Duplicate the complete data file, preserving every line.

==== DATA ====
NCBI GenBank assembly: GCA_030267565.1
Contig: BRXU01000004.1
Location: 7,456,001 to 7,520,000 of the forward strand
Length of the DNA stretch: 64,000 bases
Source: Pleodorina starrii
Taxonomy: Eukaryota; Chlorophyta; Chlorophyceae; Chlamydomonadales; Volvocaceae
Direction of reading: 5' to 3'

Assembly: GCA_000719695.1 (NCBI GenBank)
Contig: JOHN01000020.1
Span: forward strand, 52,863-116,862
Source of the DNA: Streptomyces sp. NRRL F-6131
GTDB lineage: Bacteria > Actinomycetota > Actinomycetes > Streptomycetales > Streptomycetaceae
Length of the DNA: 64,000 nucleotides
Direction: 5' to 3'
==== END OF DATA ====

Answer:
NCBI GenBank assembly: GCA_030267565.1
Contig: BRXU01000004.1
Location: 7,456,001 to 7,520,000 of the forward strand
Length of the DNA stretch: 64,000 bases
Source: Pleodorina starrii
Taxonomy: Eukaryota; Chlorophyta; Chlorophyceae; Chlamydomonadales; Volvocaceae
Direction of reading: 5' to 3'

Assembly: GCA_000719695.1 (NCBI GenBank)
Contig: JOHN01000020.1
Span: forward strand, 52,863-116,862
Source of the DNA: Streptomyces sp. NRRL F-6131
GTDB lineage: Bacteria > Actinomycetota > Actinomycetes > Streptomycetales > Streptomycetaceae
Length of the DNA: 64,000 nucleotides
Direction: 5' to 3'